Scalise had been spotted in a Waukegan restaurant meeting with Joe Aiello. A waiter at the restaurant reportedly revealed this clandestine meeting to a Capone gang member. It was alleged that Anselmi and Scalise would kill Capone for the $50,000 bounty that Aiello was offering. Then Anselmi and Scalise would control the former Capone empire, Guinta would oversee the Unione Siciliana, and Aiello would have the North Side.

     The story goes that when Capone was informed of this plot he was still not convinced of Anselmi and Scalise's treachery. Capone, the man who had once saved the two killer's lives at the sake of peace with Hymie Weiss, demanded more proof. He returned from Florida to get it. Sometime in late April or early May 1929, Capone invited Anselmi and Scalise to dinner along with his bodyguard Frank Rio. During the meal Capone and Rio faked a falling out. After a fabricated argument, Rio slapped Capone across the face and stormed out of the restaurant. Taken in by the charade, Anselmi and Scalise met with Rio the following day and let him in on their plot with Aiello and Guinta to murder Capone. Over the next three days Anselmi and Scalise met with Rio to discuss the plan.

     Capone now had his confirmation of Anselmi and Scalise's treachery. Schoenberg describes what followed:

     "�Capone's hurt fury demanded more than instant vengeance. 'It was Nitti's idea,' says George Meyer (a onetime Capone driver). 'I was in an office and Capone came in with Nitti and Joe Fischetti.' They started to talk and Meyer got up to leave, thinking the big shots wanted privacy. 'Stick around,' Capone told Meyer. 'You're gonna know about it anyway.' Nitti suggested a banquet for the outfit's top people, the three plotters guests of honor. The preceding gaiety and sense of camaraderie and security would make the subsequent terror all the more exquisite.

     "Invitations were issued for Tuesday night, May 7, at The Plantation, a roadhouse and casino that dripped Old South magnolia charm near Hammond, Indiana, just over the line from Burnham, Johnny Torrio's first suburban colony. The banquet would be in a private back room. "We frisked everyone going in as usual,' says Meyer"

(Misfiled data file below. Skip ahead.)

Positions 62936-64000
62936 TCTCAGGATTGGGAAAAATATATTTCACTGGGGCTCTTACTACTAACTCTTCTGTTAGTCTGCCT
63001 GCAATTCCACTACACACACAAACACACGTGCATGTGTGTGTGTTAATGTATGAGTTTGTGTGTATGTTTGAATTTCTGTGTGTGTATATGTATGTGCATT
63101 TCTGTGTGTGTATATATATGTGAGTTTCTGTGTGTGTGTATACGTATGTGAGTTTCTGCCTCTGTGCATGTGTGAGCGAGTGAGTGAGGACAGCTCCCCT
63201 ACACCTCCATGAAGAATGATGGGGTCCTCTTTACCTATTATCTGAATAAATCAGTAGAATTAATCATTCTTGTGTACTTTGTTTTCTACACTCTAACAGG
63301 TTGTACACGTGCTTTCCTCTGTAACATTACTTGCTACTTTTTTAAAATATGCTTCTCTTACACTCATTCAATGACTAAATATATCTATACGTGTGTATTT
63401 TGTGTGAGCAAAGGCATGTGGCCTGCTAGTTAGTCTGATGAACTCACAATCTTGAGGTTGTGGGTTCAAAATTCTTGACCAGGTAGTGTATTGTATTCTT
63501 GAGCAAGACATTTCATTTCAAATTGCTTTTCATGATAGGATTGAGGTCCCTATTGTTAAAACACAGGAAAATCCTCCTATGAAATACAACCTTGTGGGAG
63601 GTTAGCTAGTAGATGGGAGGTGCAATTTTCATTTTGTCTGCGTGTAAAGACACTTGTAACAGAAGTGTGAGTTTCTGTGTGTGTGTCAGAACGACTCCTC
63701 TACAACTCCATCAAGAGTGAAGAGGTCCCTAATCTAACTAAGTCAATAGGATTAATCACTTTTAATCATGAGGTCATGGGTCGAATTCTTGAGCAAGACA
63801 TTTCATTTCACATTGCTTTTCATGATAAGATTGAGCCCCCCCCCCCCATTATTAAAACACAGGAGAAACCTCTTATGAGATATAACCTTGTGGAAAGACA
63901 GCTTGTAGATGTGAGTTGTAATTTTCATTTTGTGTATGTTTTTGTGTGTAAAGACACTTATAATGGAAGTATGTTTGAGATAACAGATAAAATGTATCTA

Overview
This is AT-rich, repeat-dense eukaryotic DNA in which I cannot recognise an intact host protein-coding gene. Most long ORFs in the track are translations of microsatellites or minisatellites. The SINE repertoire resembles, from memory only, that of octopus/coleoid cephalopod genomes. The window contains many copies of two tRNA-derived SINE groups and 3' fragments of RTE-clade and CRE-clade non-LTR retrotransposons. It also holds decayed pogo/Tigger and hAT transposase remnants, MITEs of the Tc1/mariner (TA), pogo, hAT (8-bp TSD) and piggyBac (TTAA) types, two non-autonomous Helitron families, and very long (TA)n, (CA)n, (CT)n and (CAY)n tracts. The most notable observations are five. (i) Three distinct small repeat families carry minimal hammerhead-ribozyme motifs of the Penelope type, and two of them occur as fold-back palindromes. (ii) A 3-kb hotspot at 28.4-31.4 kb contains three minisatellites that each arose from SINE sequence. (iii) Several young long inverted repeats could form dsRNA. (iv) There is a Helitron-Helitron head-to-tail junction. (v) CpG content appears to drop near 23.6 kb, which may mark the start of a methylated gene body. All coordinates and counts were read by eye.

It was a routine night for Hammond police officers Louis Tebodo and Charles Plant. They were returning a couple of prisoners to the station when two large automobiles sped past them headed towards Chicago at the corner of Sheffield Avenue and Hohman Street. After depositing their prisoners at the Hammond jail they returned to the area where the cars had passed them. As they drove around the vicinity they came across an abandoned automobile. The officers looked inside. Under a brown blanket they found the bodies of Albert Anselmi and Joseph Guinta. A short distance away lay the body of John Scalise.

     The death car had been stolen on April 17. The license plate came from another automobile stolen the last week of March. Police and the newspapers immediately surmised that "Bugs" Moran and Joe Aiello committed the murders in retaliation for the St. Valentine's Day Massacre. However, on May 9, the Chicago Daily Tribune was already reporting that from "Sicilian" sources the police had been told:

     "The three Chicago Sicilians slain near Hammond Tuesday night were the victims of a quartet of their countrymen who, according to police theory last night, aimed in that way to secure peace in the control of rich booze and vice profits.

     "According to this report, the triple slaying was not in reprisal for the St. Valentine day massacre (sic) of seven Moran gangsters. The three were killed because they were reaching out with extortionate hands for the rum running profits and levying tribute on tradesmen in legitimate lines of business. The authorities were further informed that the slayings were done in Indiana as an evidence of good will toward the Chicago police."